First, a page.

Consumerist messages are all around us: buy, spend, consume. Underpinning these is the powerful message that success in life is defined by your spending power. But it’s more than that; there is a strong message too that we should be constantly striving for more: spending more, which means earning more, constantly wanting more. We should never be satisfied with what we have got, because that will mean we will desire less and therefore spend less.
This sort of materialism is problematic at a number of levels. In particular, it has the unfortunate effect of making it less likely that people will count their blessings and appreciate what they already have. This can be at a simple, straightforward level. For example, wanting to buy that new item of clothing may mean that great clothes you already have gather dust in the wardrobe. But, it can also apply at a broader level, in the sense that we can lose sight of the positives of our lives. Positive can easily come to be defined as whatever is new, shiny and exciting – all quite superficial compared to what is really important in our lives.
When we add to this the fact that news media tend to focus largely on negative stories – wars, terrorist incidents, disasters, crimes and so on – we can see that there is another strong cultural message that detracts from the positives in our lives. The negativity fed to us daily reinforces the message that happiness is to be found in materialist consumption – spending money! So it takes us back to the idea that what is important is what we buy. We may joke about ‘retail therapy’, but there is a very serious message about being part of a culture that defines satisfaction in consumerist terms. This is ironic when you consider that consumerism, by its very nature, breeds dissatisfaction. When you have bought the latest desired item, there is always another one to entice you into spending further.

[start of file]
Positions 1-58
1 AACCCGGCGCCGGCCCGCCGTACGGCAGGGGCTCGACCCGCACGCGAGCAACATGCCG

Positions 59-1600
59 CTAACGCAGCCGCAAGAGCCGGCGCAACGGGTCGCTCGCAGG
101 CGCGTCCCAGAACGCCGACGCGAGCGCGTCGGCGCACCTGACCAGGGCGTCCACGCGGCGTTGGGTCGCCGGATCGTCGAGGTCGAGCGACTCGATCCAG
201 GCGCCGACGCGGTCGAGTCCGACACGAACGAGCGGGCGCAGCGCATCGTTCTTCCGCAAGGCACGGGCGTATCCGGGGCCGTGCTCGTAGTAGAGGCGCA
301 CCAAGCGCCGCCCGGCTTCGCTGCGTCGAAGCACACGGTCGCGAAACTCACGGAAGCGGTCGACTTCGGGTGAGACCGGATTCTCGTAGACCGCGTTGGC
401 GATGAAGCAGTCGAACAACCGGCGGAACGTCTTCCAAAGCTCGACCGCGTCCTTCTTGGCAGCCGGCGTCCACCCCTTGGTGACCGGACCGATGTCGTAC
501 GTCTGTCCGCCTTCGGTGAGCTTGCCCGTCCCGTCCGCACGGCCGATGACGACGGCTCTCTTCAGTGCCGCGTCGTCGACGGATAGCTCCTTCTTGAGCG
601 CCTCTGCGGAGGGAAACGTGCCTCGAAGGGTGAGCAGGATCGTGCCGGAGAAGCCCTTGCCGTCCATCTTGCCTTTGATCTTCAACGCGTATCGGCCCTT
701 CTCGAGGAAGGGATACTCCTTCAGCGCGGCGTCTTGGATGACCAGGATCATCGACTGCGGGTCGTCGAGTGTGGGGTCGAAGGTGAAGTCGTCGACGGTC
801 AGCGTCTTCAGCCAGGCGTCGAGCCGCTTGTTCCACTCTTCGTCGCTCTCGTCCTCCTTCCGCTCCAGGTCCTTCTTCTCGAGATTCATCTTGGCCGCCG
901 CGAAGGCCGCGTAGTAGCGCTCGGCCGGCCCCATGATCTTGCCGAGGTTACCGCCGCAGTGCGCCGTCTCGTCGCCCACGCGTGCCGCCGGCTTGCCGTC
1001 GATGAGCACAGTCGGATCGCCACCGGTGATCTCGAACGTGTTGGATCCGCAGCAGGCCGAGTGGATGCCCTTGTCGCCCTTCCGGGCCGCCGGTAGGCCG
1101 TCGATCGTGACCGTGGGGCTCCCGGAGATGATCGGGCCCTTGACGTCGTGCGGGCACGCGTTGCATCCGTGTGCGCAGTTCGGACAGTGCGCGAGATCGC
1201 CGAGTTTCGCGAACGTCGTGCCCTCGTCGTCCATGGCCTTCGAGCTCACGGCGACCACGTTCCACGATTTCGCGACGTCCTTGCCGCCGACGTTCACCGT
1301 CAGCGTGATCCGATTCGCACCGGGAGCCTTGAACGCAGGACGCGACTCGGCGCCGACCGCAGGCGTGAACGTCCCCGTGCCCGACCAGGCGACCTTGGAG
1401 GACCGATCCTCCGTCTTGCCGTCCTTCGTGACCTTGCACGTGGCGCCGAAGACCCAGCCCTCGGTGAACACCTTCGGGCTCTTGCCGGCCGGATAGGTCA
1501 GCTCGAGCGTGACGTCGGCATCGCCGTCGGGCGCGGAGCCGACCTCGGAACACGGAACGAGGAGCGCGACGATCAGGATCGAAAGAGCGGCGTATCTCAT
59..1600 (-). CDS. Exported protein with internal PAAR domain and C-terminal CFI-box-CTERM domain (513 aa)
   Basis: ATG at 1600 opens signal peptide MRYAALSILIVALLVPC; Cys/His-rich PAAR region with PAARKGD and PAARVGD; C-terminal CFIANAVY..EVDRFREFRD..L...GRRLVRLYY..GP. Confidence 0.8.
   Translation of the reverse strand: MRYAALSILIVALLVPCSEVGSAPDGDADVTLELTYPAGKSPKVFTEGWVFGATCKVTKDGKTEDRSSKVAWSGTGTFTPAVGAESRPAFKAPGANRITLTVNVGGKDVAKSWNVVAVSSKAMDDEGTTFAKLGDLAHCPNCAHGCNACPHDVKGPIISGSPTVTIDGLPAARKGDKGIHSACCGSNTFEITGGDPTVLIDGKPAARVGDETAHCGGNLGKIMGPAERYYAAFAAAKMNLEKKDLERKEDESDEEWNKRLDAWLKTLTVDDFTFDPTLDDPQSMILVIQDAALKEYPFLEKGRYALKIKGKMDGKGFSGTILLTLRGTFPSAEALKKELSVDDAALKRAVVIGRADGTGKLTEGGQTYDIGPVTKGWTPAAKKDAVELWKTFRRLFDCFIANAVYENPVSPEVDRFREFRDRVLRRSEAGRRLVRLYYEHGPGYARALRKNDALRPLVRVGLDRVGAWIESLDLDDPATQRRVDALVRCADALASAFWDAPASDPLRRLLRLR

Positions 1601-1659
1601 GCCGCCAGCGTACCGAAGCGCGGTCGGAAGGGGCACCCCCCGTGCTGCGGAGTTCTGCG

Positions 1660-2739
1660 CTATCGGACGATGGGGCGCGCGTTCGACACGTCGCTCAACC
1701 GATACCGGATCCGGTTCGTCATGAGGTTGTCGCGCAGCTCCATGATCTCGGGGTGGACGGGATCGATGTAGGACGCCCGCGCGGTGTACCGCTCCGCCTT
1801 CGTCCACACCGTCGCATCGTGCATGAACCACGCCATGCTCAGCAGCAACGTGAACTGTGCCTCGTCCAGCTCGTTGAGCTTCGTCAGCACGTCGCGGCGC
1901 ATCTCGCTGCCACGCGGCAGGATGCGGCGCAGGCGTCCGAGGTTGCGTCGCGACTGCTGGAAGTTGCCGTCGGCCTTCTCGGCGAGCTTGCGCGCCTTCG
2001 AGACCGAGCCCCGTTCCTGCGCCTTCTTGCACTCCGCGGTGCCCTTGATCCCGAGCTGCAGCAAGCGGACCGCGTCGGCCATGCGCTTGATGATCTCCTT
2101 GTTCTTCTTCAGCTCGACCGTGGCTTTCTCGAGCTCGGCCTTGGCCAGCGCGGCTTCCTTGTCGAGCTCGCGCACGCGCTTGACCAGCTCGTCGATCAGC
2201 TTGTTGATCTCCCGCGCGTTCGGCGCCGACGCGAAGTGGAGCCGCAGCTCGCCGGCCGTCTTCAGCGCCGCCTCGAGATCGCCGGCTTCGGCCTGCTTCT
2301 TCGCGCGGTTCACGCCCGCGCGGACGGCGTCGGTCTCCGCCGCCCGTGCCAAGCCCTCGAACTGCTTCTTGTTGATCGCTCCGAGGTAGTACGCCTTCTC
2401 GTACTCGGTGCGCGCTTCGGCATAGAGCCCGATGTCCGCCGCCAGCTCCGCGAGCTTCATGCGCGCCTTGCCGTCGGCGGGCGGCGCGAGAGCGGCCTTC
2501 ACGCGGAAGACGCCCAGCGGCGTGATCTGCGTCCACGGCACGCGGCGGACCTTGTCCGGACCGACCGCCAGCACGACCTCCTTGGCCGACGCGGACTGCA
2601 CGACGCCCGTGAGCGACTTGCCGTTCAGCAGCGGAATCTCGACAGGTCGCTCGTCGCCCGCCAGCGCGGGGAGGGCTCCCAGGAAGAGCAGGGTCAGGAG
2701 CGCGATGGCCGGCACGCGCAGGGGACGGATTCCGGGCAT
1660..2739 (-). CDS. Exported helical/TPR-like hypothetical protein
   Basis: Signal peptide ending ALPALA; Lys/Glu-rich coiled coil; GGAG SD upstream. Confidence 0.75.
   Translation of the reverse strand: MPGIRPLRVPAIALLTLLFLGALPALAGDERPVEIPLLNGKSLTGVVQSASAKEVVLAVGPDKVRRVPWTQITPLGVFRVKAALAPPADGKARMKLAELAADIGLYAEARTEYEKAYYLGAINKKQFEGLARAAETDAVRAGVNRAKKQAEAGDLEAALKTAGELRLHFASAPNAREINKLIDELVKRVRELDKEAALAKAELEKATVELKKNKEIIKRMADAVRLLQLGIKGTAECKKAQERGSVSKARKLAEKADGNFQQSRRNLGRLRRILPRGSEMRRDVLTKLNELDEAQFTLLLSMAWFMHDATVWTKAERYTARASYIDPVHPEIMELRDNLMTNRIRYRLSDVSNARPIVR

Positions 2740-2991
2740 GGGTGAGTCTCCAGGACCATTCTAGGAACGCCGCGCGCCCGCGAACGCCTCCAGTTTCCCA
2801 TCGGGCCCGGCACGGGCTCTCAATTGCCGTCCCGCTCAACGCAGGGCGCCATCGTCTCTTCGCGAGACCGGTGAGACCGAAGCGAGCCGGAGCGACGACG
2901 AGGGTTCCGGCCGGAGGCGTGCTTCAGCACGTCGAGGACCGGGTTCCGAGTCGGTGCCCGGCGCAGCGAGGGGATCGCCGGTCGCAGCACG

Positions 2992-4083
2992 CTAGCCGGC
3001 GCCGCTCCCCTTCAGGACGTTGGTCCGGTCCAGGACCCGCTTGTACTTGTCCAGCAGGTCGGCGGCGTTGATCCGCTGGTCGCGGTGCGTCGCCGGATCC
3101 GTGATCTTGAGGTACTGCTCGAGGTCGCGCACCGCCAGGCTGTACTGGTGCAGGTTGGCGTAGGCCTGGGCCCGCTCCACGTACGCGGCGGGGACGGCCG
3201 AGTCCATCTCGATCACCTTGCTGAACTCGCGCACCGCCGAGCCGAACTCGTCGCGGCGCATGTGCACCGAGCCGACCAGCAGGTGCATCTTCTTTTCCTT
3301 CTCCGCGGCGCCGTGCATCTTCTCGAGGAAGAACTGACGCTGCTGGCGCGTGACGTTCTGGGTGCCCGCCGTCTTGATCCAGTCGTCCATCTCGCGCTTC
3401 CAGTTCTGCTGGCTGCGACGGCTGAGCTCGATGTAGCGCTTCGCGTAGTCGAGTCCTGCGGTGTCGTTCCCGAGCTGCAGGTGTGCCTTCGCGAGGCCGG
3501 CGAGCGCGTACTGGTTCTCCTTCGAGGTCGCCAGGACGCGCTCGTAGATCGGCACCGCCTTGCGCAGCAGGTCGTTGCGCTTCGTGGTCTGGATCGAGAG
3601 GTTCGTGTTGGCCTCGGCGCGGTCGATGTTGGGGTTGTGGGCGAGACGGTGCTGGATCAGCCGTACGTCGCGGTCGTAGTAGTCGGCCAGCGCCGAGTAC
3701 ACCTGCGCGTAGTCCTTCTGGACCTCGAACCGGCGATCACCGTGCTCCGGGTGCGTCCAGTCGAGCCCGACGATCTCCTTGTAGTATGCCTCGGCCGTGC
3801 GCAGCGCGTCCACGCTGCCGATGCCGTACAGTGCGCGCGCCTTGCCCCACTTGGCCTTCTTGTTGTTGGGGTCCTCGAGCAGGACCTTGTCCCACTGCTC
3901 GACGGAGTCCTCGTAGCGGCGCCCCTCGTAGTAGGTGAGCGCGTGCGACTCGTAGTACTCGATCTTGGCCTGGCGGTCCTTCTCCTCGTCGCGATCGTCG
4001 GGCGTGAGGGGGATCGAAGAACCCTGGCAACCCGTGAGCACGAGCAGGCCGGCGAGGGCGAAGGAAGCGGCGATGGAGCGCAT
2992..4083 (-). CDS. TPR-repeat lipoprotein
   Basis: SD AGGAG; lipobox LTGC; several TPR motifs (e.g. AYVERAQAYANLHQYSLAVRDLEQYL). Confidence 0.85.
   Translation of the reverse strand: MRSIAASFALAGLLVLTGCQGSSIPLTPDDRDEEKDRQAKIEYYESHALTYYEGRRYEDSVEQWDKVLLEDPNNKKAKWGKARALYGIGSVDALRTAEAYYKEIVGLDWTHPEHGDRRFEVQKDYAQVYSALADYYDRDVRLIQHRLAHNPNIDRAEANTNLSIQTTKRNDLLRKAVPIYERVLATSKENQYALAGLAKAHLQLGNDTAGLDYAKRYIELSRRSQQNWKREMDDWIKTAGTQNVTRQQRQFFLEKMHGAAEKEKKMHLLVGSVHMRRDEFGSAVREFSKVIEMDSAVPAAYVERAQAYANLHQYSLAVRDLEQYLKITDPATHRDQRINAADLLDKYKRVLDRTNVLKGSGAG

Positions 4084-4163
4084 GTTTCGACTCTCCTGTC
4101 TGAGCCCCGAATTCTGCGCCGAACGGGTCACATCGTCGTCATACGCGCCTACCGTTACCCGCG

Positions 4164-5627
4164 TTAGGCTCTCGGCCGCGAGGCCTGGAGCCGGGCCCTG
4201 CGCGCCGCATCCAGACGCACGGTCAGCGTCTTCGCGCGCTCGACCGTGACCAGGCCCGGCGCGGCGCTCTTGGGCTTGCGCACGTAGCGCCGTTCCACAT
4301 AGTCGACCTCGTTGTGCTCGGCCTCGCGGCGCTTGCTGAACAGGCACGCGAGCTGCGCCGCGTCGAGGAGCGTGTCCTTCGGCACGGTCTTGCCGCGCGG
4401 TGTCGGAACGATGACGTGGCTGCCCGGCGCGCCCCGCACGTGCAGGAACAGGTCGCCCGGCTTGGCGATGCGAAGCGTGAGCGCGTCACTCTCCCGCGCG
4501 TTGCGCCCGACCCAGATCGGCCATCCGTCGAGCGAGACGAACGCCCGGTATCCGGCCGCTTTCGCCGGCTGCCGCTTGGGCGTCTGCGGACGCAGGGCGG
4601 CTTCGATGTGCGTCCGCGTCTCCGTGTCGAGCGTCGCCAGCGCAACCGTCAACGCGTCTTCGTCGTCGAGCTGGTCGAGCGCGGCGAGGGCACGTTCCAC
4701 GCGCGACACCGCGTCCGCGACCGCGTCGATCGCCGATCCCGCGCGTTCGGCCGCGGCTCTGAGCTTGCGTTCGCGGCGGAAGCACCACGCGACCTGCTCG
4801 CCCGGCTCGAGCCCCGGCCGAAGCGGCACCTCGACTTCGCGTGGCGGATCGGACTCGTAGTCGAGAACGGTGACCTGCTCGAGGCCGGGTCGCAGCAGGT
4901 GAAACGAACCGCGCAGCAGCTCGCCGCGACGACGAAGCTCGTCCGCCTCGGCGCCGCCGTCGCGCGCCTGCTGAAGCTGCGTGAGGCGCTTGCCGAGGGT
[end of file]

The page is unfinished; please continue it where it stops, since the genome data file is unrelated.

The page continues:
Wealth tends to be defined in financial terms these days, again reflecting the consumerist materialism that is all around us. But, originally, the term ‘wealth’ was much broader. Wealth is what makes you rich, but how riches are defined can be much wider than just your bank balance or stocks and shares. What makes us rich is much more than money, spending power or possessions.
An important concept here is that of ‘social capital’. This refers to the benefits we get from social connections and relationships, the ‘people’ resources we can draw upon. And, regardless of material wealth, people differ enormously in terms of the social capital they have access to. Some people who devote much of their time and energy to material gain can lose out in social capital terms – they are too busy ploughing their own financial furrow to gain the benefits of wider human connections. By contrast, some people who have very little materially may be very wealthy because of the riches they have in their life associated with people and relationships, not money and possessions.
There is also ‘cultural capital’ to consider. The benefits of education and a thirst for learning, the pleasures of the arts and music and other cultural ‘riches’ can be of far more value than being able to afford the latest shiny object or being able to show off our material wealth.
So, when it comes to counting your blessings, to working out how ‘rich’ you are, don’t forget to include your social and cultural capital, as these can generally do far more for your well-being than straightforward material rewards.